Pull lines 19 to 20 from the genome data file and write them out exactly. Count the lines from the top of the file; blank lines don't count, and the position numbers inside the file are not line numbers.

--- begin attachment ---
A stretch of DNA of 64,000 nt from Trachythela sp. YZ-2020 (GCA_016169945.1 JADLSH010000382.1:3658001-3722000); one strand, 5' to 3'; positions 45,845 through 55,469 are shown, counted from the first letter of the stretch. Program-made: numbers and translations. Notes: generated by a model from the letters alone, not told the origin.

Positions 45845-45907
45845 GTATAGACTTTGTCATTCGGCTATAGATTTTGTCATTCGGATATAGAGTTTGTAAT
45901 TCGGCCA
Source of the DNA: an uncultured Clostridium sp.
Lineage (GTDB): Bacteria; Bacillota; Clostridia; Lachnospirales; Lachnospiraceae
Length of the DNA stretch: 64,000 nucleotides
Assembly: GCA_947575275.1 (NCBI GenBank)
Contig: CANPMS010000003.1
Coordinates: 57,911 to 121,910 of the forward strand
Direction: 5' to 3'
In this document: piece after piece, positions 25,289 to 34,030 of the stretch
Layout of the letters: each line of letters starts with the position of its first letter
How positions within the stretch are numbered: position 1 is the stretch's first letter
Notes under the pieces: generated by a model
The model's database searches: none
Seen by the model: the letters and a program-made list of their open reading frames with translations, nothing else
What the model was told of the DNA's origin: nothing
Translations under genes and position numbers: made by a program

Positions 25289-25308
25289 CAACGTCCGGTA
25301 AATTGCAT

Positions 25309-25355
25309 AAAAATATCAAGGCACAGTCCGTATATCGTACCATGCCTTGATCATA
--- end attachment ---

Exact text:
Translations under genes and position numbers: made by a program

Positions 25289-25308